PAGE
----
Much has been made of international human-rights lawyer, Amal Alamuddin’s decision to take the name of Clooney, following her marriage to the actor, George. The world is still divided into those who do and those who don’t take their husbands’ surname, with a venn-diagram central portion who put both names together. Cute.
It made me remember that moment when I got married and took my (now ex-) husband’s name, and how wonderful it was to state it proudly on every bit of paper, and in every situation. Hello, I’m Mrs Mudie.
I know what you’re thinking. How do you say that? It’s east-coast Scottish: pronounced Mew-dee. Every time I went anywhere or made a phone call involving stating my name I inevitably had to do two things: a) correct their pronunciation from ‘Muddy’ or ‘Moody’, and b) spell it out: M. U. D. I. E.
At first, I rather liked the novelty of it, but it soon became tiresome. Especially when I received a letter to ‘Mrs Nudie’. But we laughed about it, and all the variations on pronunciation and spelling just became a fact of life for me.
During the final year of my marriage and my push for independence and freedom I began to realise that I’d lost something of myself. Part of that self was to do with my name. The only situation I’d not changed my name in was work, and at the time, my career was burgeoning. I was working on movie tie-in publishing, getting a name for myself on the conference circuit and making my mark in the world. The person doing this wasn’t Mrs Mudie – she was very much Lisa Edwards, and still is. She was who I wanted to be.
When I became single I wanted to change my name back so badly, but there was a period where I was waiting for the divorce to come through, where I had to remain with my married name while the paperwork was completed. I went on holidays, alone, as Mrs Mudie, bought a flat as Mrs Mudie and paid my bills as Mrs Mudie. How weird to still be her and yet doing all of these independent things.
I finally changed my name back last year and it felt so good. One of my favourite bits in Sex and the City is when Carrie loses her precious ‘identity’ necklace with her name on it – the one she wears throughout the series. She is with a man whose ego – his life, his work, his needs – threaten to subsume hers and the moment is poignant. And then comes the joy of rediscovering the necklace in a hole in her vintage purse – marking the moment when she comes out of this unsatisfactory relationship to find herself again. Fairly obvious stuff, but it always makes me very happy when I watch this scene – I know how delicious that feels.
There are still a few moments when the odd bit of mail comes through from a company that still has my old name and they hit me like a tiny electric shock. Oh yes! That used to be me! I have loved getting my real name back again. Edwards. It’s such a Welsh name and I am proud of it. My grandmother’s name was Dilys Myfanwy Edwards, and I always say you can’t get much more Welsh than that (although I don’t know her maiden name – but I’m betting it was Jones, Roberts, Thomas or Davies).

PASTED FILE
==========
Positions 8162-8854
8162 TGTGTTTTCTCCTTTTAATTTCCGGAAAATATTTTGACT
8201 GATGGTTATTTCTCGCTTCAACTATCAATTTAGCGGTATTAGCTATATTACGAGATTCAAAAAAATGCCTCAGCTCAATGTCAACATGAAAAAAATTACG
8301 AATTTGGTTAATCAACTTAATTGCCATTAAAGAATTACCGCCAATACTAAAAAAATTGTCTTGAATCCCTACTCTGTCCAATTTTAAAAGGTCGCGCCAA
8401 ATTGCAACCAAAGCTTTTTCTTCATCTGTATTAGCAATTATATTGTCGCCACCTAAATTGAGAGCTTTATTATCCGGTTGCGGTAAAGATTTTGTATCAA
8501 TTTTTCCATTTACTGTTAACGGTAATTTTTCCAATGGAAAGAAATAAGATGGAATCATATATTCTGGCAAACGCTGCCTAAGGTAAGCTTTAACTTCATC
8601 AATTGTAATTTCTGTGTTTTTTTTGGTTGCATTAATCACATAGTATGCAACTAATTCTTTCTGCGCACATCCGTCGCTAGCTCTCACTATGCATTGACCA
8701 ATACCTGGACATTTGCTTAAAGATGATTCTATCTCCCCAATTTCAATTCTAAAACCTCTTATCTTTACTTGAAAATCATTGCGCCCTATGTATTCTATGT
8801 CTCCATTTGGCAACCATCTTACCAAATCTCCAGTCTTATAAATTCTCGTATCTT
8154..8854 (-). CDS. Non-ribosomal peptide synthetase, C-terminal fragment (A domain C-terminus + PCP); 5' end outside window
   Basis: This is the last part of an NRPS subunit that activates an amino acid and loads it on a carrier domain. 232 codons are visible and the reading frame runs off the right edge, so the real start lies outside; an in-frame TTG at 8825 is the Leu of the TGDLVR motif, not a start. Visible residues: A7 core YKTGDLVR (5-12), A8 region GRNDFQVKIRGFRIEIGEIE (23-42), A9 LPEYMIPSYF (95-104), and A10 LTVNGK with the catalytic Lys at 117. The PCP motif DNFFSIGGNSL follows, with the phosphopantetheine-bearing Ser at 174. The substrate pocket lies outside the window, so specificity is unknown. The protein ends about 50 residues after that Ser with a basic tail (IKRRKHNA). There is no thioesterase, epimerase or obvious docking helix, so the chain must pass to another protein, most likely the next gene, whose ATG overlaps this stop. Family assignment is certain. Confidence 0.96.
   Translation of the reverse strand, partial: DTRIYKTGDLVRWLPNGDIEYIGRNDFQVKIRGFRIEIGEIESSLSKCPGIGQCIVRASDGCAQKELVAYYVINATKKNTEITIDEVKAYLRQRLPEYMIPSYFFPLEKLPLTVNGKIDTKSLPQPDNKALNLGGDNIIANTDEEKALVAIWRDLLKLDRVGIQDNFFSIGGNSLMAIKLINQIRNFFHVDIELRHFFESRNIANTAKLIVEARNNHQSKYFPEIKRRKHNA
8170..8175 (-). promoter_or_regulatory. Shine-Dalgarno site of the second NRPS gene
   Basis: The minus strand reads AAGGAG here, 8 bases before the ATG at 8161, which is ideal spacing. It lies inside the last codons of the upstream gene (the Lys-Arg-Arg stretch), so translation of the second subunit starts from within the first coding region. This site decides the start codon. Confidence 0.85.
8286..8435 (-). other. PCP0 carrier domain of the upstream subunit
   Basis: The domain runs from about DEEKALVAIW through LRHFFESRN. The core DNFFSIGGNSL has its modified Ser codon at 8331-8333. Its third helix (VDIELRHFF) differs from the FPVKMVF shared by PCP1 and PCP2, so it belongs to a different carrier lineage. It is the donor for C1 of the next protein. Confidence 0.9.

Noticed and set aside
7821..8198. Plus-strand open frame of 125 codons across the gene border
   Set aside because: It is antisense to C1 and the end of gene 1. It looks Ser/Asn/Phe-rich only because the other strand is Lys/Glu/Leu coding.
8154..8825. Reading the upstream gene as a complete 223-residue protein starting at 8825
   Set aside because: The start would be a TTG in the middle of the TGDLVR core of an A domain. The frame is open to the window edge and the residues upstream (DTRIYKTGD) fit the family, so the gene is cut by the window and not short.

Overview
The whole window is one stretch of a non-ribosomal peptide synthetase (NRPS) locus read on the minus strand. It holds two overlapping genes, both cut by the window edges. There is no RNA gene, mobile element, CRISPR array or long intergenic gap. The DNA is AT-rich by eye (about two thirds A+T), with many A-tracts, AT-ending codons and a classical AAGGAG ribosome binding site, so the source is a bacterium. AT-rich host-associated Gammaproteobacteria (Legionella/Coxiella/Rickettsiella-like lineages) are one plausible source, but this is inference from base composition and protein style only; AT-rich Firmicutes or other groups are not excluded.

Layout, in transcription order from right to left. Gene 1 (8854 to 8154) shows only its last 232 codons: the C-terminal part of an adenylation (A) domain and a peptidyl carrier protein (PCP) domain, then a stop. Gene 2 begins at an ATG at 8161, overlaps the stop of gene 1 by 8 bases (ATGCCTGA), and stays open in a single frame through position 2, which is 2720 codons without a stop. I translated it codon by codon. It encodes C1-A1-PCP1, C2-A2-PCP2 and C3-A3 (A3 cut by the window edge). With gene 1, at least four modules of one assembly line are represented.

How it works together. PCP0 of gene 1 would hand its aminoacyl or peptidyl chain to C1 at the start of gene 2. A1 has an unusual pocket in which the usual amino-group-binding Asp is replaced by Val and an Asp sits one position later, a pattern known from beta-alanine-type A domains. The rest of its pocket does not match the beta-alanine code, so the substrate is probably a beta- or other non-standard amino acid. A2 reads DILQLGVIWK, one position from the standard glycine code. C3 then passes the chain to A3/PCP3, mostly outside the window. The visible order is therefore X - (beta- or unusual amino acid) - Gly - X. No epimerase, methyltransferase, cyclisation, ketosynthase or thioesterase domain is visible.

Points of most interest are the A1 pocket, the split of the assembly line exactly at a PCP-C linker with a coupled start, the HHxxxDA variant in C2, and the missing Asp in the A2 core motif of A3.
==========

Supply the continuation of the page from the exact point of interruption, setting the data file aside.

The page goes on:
I’ve recently been typing up my father’s attempt at writing a memoir – he didn’t get very far, but I loved all the names in the first part of the story – Welsh names aren’t hugely varied so the Joneses and the Roberts’s feature heavily. There’s even a Mrs Roberts the Shop, like something out of Under Milk Wood. I like that my name comes from a small pool of names that are an immediate regional identifier – of course I’m Welsh.
People ask me where I got my Twitter name from @Redwoods1 – this comes from the fact that my full name is inevitably pronounced Lisa Redwards, because there are two vowels together in Lisa Edwards so it’s easier to put an R in there when you say it out loud. Redwoods then became a bit of a nickname for me on a holiday during my final months as a married lady. I’d gone away on the spur of the moment with two work girlfriends to San Francisco. It remains one of the best things I’ve ever done – we’d decided to go during a wine-drinking session after work, and put our plan into action (I still can’t believe the company let all three of us managers go). For part of the trip we stayed in a gorgeous cabin in the forest in Sonoma. After visiting various wineries by day, we lounged outside in the hot tub, drinking Corbel sparkling wine, surrounded by Redwood trees. ‘Redwoods!’ one of my friends exclaimed. ‘Lisa Redwoods!’ The name stuck, not least because of my reddish hair.
That holiday was a turning point for me. Redwoods beckoned – the woman who wanted to experience the world as an independent person, who wanted to get on a flight to SF without thinking about it and end up in a hot tub in Sonoma with two girlfriends, a gay couple and a load of sparkling wine, smiling up at the trees.
So here I am.
Because I can.
Why do we care so much when women change their maiden names?: